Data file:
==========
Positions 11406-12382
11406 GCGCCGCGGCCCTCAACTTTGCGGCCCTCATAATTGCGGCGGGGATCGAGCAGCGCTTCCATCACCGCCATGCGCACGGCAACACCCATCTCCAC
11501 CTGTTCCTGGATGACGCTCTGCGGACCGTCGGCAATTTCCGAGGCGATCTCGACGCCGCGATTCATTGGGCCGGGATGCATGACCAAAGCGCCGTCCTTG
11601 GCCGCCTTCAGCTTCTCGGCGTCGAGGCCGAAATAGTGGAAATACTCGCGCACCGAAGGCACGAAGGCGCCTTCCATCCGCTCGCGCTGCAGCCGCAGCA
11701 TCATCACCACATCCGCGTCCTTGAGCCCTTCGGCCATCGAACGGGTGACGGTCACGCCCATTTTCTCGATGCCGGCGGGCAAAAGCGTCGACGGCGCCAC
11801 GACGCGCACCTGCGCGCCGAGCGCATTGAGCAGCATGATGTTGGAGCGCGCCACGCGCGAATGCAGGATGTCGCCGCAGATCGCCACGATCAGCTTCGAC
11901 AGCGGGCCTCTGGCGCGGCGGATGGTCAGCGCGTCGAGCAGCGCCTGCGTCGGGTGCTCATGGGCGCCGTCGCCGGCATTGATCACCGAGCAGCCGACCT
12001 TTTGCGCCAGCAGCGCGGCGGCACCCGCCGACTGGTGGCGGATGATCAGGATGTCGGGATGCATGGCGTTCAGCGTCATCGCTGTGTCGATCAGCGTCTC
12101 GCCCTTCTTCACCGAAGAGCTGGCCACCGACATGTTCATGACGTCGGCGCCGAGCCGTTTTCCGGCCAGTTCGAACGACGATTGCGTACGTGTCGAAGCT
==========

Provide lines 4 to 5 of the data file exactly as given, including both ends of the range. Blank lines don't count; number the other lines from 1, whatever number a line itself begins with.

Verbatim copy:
11601 GCCGCCTTCAGCTTCTCGGCGTCGAGGCCGAAATAGTGGAAATACTCGCGCACCGAAGGCACGAAGGCGCCTTCCATCCGCTCGCGCTGCAGCCGCAGCA
11701 TCATCACCACATCCGCGTCCTTGAGCCCTTCGGCCATCGAACGGGTGACGGTCACGCCCATTTTCTCGATGCCGGCGGGCAAAAGCGTCGACGGCGCCAC